I had just moved to Virginia a few months prior and was itching to start a new project and to get some time in the Deep South. It was a rare moment when there was some spare change lying around so I just went. Julius and Rebel were acquaintances of Saltz's, though it wasn't until later that I found out that it wasn't really a cordial relationship between them. Most of my favorite projects have been accidents, things that I don't over-think or research to death (in the beginning at least).
I've found that across the board people will eventually respond to me if I am open, honest and persistent. I try to be very aware of how I project myself when meeting people but I'm not very good at barreling into a place and making images. I prefer to watch and wait. By being open I mean to base your interactions on the same principals that apply to normal human relationships. It is a two-way street - be willing to share as much with someone about your life as you want them to share about theirs.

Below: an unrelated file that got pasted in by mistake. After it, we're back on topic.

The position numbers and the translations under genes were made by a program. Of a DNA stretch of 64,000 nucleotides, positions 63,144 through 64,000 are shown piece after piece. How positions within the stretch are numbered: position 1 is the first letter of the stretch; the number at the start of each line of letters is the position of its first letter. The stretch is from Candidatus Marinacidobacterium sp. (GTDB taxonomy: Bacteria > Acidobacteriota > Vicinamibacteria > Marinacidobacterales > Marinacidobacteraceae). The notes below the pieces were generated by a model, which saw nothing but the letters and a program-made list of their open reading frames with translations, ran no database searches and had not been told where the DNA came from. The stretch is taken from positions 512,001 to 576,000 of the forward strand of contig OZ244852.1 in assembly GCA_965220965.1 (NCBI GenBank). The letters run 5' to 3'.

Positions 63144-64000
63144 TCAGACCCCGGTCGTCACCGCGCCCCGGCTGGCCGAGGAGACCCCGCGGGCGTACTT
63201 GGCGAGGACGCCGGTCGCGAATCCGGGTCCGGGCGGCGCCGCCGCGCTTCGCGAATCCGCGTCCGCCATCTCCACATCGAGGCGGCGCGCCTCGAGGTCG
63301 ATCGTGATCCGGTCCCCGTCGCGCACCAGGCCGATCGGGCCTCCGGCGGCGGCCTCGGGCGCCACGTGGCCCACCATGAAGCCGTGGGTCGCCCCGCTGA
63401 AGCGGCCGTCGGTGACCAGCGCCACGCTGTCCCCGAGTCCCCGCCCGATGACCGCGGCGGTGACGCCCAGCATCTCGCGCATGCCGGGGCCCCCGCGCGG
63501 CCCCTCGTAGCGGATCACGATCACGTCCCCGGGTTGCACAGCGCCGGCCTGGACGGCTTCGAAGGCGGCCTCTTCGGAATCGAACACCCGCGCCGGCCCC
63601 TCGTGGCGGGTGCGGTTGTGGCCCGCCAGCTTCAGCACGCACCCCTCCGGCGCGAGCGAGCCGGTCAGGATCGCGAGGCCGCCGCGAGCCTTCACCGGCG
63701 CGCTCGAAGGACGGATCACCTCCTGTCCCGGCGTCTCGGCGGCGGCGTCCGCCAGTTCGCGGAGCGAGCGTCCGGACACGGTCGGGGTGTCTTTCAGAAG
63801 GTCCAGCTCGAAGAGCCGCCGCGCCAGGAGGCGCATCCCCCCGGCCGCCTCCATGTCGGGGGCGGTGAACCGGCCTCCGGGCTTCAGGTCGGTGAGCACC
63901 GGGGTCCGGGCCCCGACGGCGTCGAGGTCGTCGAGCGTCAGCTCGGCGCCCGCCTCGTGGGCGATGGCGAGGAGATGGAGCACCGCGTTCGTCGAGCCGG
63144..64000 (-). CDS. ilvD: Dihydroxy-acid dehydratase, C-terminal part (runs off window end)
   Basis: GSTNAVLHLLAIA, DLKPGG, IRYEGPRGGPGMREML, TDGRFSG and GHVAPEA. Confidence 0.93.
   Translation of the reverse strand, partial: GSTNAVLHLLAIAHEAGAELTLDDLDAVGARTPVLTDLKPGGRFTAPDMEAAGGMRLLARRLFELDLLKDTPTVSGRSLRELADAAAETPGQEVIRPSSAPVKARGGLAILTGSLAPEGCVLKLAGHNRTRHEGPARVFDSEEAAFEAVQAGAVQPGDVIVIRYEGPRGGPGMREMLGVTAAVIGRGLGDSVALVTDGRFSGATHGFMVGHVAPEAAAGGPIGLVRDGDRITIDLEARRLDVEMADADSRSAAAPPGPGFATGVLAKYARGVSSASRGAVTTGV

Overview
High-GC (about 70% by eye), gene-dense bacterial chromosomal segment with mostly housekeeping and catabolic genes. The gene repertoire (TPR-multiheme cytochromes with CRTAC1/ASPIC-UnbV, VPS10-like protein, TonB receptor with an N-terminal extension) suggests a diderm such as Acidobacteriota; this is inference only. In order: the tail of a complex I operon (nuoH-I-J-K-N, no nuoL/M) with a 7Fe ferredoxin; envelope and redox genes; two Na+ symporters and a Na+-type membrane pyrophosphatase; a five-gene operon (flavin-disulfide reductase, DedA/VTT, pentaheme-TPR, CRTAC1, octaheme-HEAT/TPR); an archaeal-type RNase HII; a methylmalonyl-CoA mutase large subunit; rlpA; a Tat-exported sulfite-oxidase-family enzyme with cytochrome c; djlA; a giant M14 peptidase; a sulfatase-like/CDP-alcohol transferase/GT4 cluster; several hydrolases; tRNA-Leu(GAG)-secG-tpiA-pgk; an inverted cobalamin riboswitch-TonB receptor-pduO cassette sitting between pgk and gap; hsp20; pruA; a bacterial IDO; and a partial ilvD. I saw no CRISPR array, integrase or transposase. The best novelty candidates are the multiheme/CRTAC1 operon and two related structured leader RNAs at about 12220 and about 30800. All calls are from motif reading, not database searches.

A Place to Die is another example of a story springing from a happy accident. I photographed a kid at a dirt bike race and was later contacted by his mother who worked at a prison. We talked, struck it off and eventually the question of access to the prison arose and she was willing and able to help out. I guess the moral is to always be looking, always be open - every person has a story or is linked to one.
2. What's the first time you ever got paid for doing photography?
When I was probably 13, I was paid around $50 to license some nature photographs I had taken by a really small nature magazine called Creation Illustrated. It probably only had a circulation of a couple thousand. I'm sure my mom still has a copy of that somewhere.